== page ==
I guess what I’m asking is, what process are you using to justify your order of Mass and public worship since Sacrosanctum Concilium, Musicam Sacram, and the missal you’ve mentioned are all newer to very new creations, separated from the words of Jesus by thousand(s) of years?

        And what passages from the Gospels are you using to justify the idea that the style of Mass you’re proposing “ensure[s] that our public prayer remains faithful to what has been given to us by Jesus”? Please note: you can’t use the later writings of Catholic theologians or papal bulls as explanations here because if you can’t justify the style of public prayer you’re describing with Jesus’ words, you can’t say that He passed that style down to us.

        1. Jesus established His Church and gave His authority to the Apostles – whose successors are today’s bishops. According to the authority they’ve inherited, we have the form of the Mass that we use to carry out Jesus’ instructions at the Last Supper.

          The process from then to now is laid out first in the New Testament accounts of the Apostles and then in the history of the Church after them. There’s a lot there, but it developed organically over the centuries to what we have today. We trust that the Holy Spirit has and will guide that development, basing our trust on Christ’s promise that the gates of Hell would not prevail against His Church.

          If we believe in the authority of the Church, then we have to follow Her guidance faithfully. If we don’t believe in it, then why argue about it’s practices?

        2. Additionally, it’s very misleading that when you quote from the General Instruction of the Roman Missal you cite only half of #24, making it sound like you are “bound” to use Latin and antiphons, which obviously isn’t the case since the first half of #24 is actually about adapting the liturgy to fit the needs of your parish making the part you cite just the reminder to not adapt too far.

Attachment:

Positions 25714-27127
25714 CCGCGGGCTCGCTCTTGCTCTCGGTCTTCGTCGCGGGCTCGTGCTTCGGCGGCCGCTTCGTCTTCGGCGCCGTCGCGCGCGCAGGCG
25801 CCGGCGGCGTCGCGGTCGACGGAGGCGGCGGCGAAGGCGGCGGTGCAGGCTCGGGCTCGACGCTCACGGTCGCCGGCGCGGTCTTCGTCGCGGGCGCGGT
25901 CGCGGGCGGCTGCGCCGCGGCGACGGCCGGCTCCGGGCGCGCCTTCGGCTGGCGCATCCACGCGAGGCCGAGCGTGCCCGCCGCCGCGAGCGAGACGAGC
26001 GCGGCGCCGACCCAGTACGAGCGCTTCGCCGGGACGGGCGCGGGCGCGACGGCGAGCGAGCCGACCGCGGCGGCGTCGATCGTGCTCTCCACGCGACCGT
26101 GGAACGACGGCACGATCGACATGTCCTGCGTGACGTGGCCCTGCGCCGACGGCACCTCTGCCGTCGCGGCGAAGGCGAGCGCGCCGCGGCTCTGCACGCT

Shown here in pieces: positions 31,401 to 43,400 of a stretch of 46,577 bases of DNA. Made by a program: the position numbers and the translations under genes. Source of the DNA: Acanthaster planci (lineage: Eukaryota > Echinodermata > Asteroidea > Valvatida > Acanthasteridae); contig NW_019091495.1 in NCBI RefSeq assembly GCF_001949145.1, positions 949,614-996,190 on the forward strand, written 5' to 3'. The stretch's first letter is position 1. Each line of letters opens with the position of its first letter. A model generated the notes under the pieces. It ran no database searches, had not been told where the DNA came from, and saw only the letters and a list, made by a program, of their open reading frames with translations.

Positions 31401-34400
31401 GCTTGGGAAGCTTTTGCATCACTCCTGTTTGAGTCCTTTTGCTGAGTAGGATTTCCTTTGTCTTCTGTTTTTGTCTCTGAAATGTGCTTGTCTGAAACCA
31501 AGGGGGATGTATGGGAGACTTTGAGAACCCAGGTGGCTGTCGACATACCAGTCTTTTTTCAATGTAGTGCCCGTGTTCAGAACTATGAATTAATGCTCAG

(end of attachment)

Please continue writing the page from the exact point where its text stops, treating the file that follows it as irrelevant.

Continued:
I’d recommend reading #15, which is an excellent reminder of the value of “new things” and how the missal can be used to accommodate your particular parish’s needs.

          The previous #s are informative as well; they speak of the validity of the vernacular and the need for comprehension by and enthusiasm from your parishioners (see #12).

          1. #24 of the General Instruction reminds us that we are bound to follow the rubrics faithfully. It is the documents of the Church – specifically Musicam Sacram – that give binding directions on Latin & the antiphons. This is especially important to priests, who make a public promise of obedience to the authority of the Church.

            I appreciate your help in demonstrating how important it is to read the whole of documents and all of the relevant documents in concert with each other. The General Instruction references both Musicam Sacram and Sacrosanctum Concilium (among many others) to help explain the directions that it lays out.

            Look, you don’t seem to like Latin or chant. I’m sorry for that and I hope that someday that changes. If you’re interested in learning about the how or why of these things, I’m happy and eager to keep this discussion going. But that doesn’t seem to be the goal here and if it isn’t, we should part ways amicably instead of arguing.